There are three distinct stages of supplier relationship management. But don’t let the number fool you. Each stage relies on the one before it and is chock full of vital strategies for a successful supply chain.
1. Supplier segmentation
The supplier segmentation stage of supplier relationship management involves analyzing supplier risk and profitability impact on your company. Of course, everything the company orders is important, but not everything has the same impact. As a result, treating all supplier relationships the same is a big mistake. Oh, and don’t think for a second that your suppliers aren’t segmenting their customers. Are you all on the same page with the type of relationship you should strive to maintain?
Break down your supplier base into five categories, as defined by David F. Pyke in “Strategies for Global Sourcing”.
Buy the market
These suppliers and the products they sell are in high supply. The products you’re buying from buy-the-market suppliers are important, but your business won’t shut down without them, and they have no direct impact on profitability. Lead times are typically low and pricing is highly competitive. Depending on the nature of your business, office supplies might fit into this category. This type of relationship does not require frequent communication.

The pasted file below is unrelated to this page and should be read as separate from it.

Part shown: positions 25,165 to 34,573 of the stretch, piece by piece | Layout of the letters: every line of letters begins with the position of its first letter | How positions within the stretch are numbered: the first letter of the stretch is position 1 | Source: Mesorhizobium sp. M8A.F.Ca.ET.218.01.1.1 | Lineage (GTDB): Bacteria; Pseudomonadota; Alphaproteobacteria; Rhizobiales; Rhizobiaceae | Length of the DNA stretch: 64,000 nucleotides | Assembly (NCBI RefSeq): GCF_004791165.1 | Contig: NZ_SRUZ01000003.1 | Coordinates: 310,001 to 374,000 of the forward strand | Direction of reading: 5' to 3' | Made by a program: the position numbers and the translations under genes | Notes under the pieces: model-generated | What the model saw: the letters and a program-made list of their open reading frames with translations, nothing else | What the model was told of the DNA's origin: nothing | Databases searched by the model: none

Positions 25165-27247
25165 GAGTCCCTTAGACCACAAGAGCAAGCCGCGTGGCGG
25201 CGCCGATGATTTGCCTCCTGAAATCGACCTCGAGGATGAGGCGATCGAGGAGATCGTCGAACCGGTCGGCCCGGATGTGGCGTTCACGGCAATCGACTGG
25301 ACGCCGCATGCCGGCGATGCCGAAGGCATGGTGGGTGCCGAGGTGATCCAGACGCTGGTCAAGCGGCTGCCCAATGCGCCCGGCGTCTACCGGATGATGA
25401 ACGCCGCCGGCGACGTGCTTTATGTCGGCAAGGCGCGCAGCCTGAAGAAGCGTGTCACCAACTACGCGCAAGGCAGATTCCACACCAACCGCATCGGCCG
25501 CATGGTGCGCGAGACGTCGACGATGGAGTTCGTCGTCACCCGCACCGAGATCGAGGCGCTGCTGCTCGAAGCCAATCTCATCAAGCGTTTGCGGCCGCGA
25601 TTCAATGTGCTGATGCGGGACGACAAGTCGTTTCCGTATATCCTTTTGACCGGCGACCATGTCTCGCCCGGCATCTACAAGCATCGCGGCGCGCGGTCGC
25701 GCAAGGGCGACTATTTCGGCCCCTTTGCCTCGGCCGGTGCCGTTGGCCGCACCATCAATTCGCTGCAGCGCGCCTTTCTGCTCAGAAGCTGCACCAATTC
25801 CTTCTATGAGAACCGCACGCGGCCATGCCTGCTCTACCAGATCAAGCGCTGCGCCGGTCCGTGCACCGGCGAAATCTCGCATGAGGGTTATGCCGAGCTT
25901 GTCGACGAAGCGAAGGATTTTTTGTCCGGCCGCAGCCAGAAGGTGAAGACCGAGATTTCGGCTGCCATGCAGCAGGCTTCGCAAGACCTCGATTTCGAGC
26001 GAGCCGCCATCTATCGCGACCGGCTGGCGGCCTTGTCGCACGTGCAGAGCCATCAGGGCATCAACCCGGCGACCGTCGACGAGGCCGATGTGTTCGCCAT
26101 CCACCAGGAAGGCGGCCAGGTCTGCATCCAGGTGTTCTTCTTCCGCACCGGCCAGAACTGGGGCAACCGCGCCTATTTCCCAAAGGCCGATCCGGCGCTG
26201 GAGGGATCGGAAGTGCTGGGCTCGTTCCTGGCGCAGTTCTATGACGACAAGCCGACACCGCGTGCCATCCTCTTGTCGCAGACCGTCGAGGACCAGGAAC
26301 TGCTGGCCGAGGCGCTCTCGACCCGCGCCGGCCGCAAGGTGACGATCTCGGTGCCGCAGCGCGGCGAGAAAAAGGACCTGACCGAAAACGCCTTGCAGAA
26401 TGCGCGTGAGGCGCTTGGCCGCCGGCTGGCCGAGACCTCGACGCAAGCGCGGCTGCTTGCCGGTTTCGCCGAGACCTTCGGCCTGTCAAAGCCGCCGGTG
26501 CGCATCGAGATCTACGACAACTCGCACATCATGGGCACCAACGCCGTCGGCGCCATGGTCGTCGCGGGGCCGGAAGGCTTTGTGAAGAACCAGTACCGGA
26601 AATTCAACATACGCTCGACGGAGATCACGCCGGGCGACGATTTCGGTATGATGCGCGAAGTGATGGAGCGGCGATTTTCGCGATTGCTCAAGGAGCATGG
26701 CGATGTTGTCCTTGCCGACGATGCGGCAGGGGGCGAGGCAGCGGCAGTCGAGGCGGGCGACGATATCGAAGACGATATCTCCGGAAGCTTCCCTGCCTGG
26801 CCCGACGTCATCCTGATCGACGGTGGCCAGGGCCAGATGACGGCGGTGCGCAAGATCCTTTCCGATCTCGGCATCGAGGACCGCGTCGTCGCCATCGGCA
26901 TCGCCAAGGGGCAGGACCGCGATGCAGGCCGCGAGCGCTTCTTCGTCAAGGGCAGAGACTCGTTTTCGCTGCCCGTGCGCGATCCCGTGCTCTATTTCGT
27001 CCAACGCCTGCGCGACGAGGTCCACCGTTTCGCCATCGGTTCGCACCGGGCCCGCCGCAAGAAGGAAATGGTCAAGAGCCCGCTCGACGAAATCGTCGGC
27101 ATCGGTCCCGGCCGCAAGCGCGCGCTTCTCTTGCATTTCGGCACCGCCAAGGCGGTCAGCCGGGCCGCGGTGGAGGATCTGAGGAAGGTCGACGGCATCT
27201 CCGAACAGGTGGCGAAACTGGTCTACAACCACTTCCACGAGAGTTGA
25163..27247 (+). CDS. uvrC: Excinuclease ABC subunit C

Suppliers in this category have mid-range contract lengths, perhaps longer than the standard one-year agreement but shorter than the more strategic five- to 10-year agreements. Competition is moderately high, and you’re also doing business with some of their competitors. Many technology hardware suppliers will fit into this category.
Suppliers in the partnership segment are those with longer-term contracts. There has been trust established, though the relationship is not exclusive. There is a moderate risk due to limited competition and a moderate risk to profitability.
Suppliers your company has a strategic alliance with are those you typically work with exclusively. There is a high risk due to minimal competition and a high risk to profitability. Therefore, long-term agreements, frequent communication, and high levels of collaboration are needed.
An example of a strategic alliance relationship may be your e-procurement supplier, like Unimarket. They aren’t the only e-procurement supplier out there — there are others like SAP Ariba, Jaggaer, Zycus, and Cobblestone — but you’ve invested a lot of financial and labor resources into implementing their solution, and a switch would not be fast or inexpensive. A shutdown or outage could also be highly detrimental to your company. Therefore, your relationship with this supplier is critical.